Outbreaks in the Meningitis Belt have long been associated with the dusty seasonal winds that blow off the Sahara. Starting in November, winds blow from the Sahara, bringing dry, dusty conditions to the Belt. During this time, the number of meningitis cases begins to rise. By April, more humid air is brought by winds blowing in from the Atlantic. This marks the start of the rainy season, and the number of meningitis cases again declines.
In recent decades, the extent of the Belt seems to be changing - meningitis is occurring in more areas of Ethiopia, for example, and researchers are trying to understand why.
"Meningitis used to occur mostly in the western and the northwestern part of the country," says Dr. Yonas Asfaw from Ethiopia's Health Ministry. "As you know, the meningitis belt involves most of the western part of Ethiopia, and the pattern of occurrence in the previous years was 8-10 years on a cyclical mode."
"But as of the past 10 years, meningitis is a yearly phenomenon involving a smaller place and a much milder form than the previous years. So meningitis is moving now from the west to the southern part and it has become a yearly phenomenon."
Experts are working to develop better forecasting systems to predict areas where epidemics will most likely occur. The National Meteorological Agency has formed partnerships with research centers like the International Research Institute for Climate and Society and European meteorological agencies to expand access to up-to-date weather forecasts and satellite data. But in order to fully understand the disease dynamics of meningitis, more data are needed.
"Our meteorological stations mainly situated following the main roads and also in the small towns or cities, so we don't have such a significant number of meteorological stations particularly over these remote areas where we used to get these meningitis cases," says Diriba Korecha Dadi, from the National Meteorological Agency. "We try to identify the potential climate parameters that might cause the spreading or emerging of meningitis, particularly temperature and the onset of the rainy season over this western part of the country where the meningitis belt extends."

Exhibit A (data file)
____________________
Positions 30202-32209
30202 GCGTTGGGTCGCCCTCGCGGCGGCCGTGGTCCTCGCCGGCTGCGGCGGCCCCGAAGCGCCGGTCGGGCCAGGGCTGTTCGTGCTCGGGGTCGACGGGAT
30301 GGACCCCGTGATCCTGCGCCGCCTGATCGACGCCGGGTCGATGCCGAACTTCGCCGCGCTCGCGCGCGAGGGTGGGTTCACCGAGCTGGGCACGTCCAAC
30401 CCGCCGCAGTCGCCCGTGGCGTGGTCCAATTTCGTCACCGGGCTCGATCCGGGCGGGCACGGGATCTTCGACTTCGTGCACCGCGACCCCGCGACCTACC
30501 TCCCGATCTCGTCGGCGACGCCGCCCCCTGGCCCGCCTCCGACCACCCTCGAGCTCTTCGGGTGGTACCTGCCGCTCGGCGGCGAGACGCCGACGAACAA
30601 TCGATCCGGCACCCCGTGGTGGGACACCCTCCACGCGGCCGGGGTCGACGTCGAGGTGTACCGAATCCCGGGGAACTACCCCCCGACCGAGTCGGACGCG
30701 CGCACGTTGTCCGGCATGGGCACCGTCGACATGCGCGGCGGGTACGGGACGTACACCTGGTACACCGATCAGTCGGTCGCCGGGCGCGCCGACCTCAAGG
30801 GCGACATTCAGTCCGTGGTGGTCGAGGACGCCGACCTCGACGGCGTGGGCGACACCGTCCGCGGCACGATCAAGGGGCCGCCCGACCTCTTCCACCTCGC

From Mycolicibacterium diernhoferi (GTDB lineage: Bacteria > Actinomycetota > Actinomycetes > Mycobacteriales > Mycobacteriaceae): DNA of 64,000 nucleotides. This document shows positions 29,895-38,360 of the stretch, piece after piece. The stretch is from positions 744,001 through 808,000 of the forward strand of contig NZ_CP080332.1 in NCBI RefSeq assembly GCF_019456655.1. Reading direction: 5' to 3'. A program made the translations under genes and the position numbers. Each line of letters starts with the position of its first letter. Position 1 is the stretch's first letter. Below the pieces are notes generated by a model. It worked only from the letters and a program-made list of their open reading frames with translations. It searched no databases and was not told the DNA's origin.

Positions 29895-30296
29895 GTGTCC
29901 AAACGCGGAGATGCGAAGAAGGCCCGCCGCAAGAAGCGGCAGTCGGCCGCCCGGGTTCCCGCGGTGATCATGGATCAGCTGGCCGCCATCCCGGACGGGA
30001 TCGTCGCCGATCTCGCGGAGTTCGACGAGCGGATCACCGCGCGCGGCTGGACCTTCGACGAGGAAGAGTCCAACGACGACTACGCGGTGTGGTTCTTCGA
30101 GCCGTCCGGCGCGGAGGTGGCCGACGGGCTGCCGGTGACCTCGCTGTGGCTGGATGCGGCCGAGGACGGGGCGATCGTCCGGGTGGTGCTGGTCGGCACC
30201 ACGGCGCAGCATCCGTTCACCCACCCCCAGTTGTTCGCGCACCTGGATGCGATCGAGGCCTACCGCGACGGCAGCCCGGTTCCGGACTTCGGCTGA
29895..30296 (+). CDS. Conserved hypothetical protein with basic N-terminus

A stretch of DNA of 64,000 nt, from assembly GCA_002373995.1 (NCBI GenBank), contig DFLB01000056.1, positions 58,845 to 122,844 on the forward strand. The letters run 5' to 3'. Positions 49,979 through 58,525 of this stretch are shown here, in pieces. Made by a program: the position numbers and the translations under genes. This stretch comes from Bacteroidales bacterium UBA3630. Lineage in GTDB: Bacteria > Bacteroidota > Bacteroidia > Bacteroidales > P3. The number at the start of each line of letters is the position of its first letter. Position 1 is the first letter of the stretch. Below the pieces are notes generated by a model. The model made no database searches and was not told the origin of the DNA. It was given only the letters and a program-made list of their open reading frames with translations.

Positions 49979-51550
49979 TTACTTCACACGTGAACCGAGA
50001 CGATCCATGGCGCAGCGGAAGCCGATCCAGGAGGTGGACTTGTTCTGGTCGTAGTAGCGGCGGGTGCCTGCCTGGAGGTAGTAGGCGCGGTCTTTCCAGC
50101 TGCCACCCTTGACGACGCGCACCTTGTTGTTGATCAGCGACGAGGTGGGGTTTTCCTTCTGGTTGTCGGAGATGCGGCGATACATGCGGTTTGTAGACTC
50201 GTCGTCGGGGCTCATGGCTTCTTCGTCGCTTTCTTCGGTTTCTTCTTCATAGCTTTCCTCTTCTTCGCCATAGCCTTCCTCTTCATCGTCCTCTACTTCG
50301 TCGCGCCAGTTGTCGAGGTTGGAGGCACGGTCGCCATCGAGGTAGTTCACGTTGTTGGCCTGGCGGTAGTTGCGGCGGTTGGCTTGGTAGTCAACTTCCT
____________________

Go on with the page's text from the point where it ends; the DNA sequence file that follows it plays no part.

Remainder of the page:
In Ethiopia, a Climate and Health Working Group, formed in 2008, includes experts from the National Meteorological Agency, the Ministry of Health and other key partners. This kind of collaboration is critical for making vaccination campaigns more efficient and the stockpiling of medicines more timely. Climate and Health Working Groups have now also been formed in Kenya and Madagascar.
The IRI is committed to bringing these communities together, supporting the activities of climate and health working groups and providing technical expertise and training. In additional to regional capacity building efforts, an annual Summer Institute is held at the IRI for climate and health professionals from around the world. To date, 25 professionals from 19 countries have benefited from this training.
About the IRI The IRI works on the development and implementation of strategies to manage climate related risks and opportunities. Building on a multidisciplinary core of expertise, IRI partners with research institutions and local stakeholders to best understand needs, risks and possibilities. The IRI supports sustainable development by bringing the best science to bear on managing climate risks in sectors such as agriculture, food security, water resources, and health. By providing practical advancements that enable better management of climate related risks and opportunities in the present, we are creating solutions that will increase adaptability to long term climate change.
The IRI was established as a cooperative agreement between NOAA's Climate Program Office and Columbia University. It is part of The Earth Institute at Columbia University, and is located at the Lamont Campus.